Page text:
Johnson has strong finish for Dartmouth
Michael Johnson ventured into the depths of self-reflection, often thinking about what he could have done better earlier in his career on the baseball diamond at Dartmouth College.
As a freshman, in 28.2 innings pitched, he compiled a bumpy 5.65 earned run average as the Big Green captured the Ivy League championship and advanced to the NCAA Division 1 regional. The next two seasons, covering 13 starts, he went 7-1 while helping propel Dartmouth to a pair of Ivy League title games.
Still, the Brooks School graduate from Georgetown challenged himself to become more consistent.
“Things didn’t go as well as I’d like my freshman and sophomore years — I was still struggling to make adjustments,” said the 22-year-old Johnson, a 6-foot, 180-pound southpaw. “But I kept at it, and knew what I had to do to be successful.”
Last summer, Johnson put in the extra work to improve his flexibility, required to repeat his delivery with consistency. The senior’s hard work was rewarded this spring with a dazzling 7-0 record, a 1.82 earned run average and 47 strikeouts as the Big Green (32-9) set a program record for wins, and made their fourth straight appearance in the Ivy championship game.
“I focused a lot more on my legs and my flexibility,” said Johnson, who earned first team All-Ivy honors. “I felt at times, my freshman and sophomore years, my flexibility inhibited me a bit from not getting through to my front side.”
On Tuesday, he worked out for the Los Angeles Dodgers at Felician College in New Jersey, with an eye toward Major League Baseball’s annual draft beginning June 6.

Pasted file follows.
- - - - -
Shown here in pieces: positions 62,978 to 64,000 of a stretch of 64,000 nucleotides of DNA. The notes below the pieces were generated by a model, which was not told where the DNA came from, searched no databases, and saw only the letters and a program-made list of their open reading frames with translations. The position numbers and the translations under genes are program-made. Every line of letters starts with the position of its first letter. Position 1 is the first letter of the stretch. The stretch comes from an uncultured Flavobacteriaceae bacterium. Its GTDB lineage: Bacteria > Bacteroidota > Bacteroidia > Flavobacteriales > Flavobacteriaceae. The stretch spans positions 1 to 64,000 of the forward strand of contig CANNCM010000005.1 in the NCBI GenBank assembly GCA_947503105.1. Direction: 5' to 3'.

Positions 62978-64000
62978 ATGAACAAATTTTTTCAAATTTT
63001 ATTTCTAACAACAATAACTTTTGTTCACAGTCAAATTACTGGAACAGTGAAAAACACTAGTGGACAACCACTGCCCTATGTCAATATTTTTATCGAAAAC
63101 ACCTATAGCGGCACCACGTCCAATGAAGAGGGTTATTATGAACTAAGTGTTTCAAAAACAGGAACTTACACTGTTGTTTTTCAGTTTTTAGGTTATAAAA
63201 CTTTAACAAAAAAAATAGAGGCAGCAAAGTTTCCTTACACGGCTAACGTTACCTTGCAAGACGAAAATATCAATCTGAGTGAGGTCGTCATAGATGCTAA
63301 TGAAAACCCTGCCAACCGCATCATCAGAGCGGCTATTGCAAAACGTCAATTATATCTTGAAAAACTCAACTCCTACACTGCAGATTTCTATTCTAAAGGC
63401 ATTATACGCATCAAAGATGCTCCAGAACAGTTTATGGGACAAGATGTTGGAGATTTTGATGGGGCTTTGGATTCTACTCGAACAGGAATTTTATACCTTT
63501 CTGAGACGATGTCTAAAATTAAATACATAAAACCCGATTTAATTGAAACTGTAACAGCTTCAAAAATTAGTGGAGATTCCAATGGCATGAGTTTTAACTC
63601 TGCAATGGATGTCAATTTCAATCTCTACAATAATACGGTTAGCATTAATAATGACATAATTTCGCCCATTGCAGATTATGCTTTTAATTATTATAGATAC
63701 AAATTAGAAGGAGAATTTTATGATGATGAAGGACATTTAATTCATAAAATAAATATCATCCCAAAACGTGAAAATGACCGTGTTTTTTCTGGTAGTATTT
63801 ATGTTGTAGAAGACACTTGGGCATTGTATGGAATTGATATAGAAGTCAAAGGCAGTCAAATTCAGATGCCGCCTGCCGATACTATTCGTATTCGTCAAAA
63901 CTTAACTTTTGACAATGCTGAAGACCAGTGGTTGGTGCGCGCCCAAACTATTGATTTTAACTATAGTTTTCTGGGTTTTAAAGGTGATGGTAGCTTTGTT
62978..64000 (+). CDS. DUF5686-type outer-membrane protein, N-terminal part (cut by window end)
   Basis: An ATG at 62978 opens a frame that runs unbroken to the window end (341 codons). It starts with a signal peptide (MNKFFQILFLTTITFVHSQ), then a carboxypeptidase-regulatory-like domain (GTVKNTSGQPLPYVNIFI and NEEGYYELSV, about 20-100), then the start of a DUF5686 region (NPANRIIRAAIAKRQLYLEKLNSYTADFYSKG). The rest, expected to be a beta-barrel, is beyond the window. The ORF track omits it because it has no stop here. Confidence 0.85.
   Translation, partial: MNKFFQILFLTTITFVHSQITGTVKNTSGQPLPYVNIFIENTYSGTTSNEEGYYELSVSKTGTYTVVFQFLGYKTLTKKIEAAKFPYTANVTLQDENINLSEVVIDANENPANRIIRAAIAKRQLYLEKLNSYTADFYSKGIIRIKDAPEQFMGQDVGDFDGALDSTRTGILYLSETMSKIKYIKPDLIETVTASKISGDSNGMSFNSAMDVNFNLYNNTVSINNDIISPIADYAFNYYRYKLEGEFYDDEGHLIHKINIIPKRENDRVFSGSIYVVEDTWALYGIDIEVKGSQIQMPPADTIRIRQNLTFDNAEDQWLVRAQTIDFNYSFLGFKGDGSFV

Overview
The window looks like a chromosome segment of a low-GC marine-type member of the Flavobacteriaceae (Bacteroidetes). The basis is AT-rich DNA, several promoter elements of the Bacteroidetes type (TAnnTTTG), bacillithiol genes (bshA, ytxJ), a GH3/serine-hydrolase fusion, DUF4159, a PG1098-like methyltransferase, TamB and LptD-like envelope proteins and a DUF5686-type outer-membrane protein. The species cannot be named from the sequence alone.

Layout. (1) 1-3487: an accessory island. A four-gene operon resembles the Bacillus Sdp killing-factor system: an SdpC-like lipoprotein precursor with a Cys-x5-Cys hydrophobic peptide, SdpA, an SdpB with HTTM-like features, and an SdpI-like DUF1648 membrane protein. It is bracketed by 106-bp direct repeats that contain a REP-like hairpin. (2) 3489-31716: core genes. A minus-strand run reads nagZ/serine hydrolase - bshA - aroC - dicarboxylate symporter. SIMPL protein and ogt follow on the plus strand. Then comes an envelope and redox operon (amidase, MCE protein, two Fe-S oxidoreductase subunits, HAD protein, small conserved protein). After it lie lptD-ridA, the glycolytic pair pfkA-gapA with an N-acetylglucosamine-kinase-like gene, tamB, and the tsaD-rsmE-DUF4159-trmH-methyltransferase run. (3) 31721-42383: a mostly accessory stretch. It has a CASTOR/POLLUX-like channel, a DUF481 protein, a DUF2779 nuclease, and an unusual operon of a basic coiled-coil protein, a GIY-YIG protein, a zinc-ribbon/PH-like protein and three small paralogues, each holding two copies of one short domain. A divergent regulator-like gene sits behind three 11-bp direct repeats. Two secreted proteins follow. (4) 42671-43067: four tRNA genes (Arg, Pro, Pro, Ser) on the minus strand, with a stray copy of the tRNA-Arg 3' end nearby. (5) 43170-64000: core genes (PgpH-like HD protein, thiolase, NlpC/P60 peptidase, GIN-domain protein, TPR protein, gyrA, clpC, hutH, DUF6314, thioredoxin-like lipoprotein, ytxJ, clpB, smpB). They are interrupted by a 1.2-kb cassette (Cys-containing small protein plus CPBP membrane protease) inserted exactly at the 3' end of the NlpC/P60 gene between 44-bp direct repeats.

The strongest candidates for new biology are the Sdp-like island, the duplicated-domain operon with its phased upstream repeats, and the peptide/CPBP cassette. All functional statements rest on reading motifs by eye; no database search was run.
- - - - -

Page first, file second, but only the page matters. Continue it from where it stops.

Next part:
His season, and collegiate career, came to a close on May 4, when Dartmouth was swept by Columbia, 6-5 and 12-5, in the Ivy League championship.
“That definitely was not one of my better outings,” Johnson said. “But there’s definitely something to learn about every outing, whether you do well or not as well as you like. But that one reiterated the importance of finishing pitches, and getting ahead and keep battling.”
Coach Bob Whalen , a Needham native who just completed his 24th season in the Dartmouth dugout, calls Johnson’s senior year one of the program’s best single-season performances.
Utilizing his fastball, slider, and changeup, Johnson led the league in wins. Whalen said he most appreciated Johnson’s ability to pitch late into grueling conference games, which were crunched into 10 doubleheaders over the course of five weekends.
“He was 4-0 in Ivy games and started every weekend. You really can’t do much better than that,” Whalen said. “He gave us a chance to win every time he took the ball and got deep into the game. Having a guy who throws strikes and having a guy to get you deep was a luxury.”
Johnson was the anchor for a staff that paced the Ivy with an ERA of 2.75.
“This was the best pitching staff I’ve ever had,” Whalen said, citing the contributions of Cole Sulser (5-3, 2.52 ERA) and Mitch Horacek (6-2, 2.20). “Mike was certainly right there with all of them. On paper, he didn’t have as many strikeouts. But he had the ability to throw strikes and pitch to contact and get balls in play.”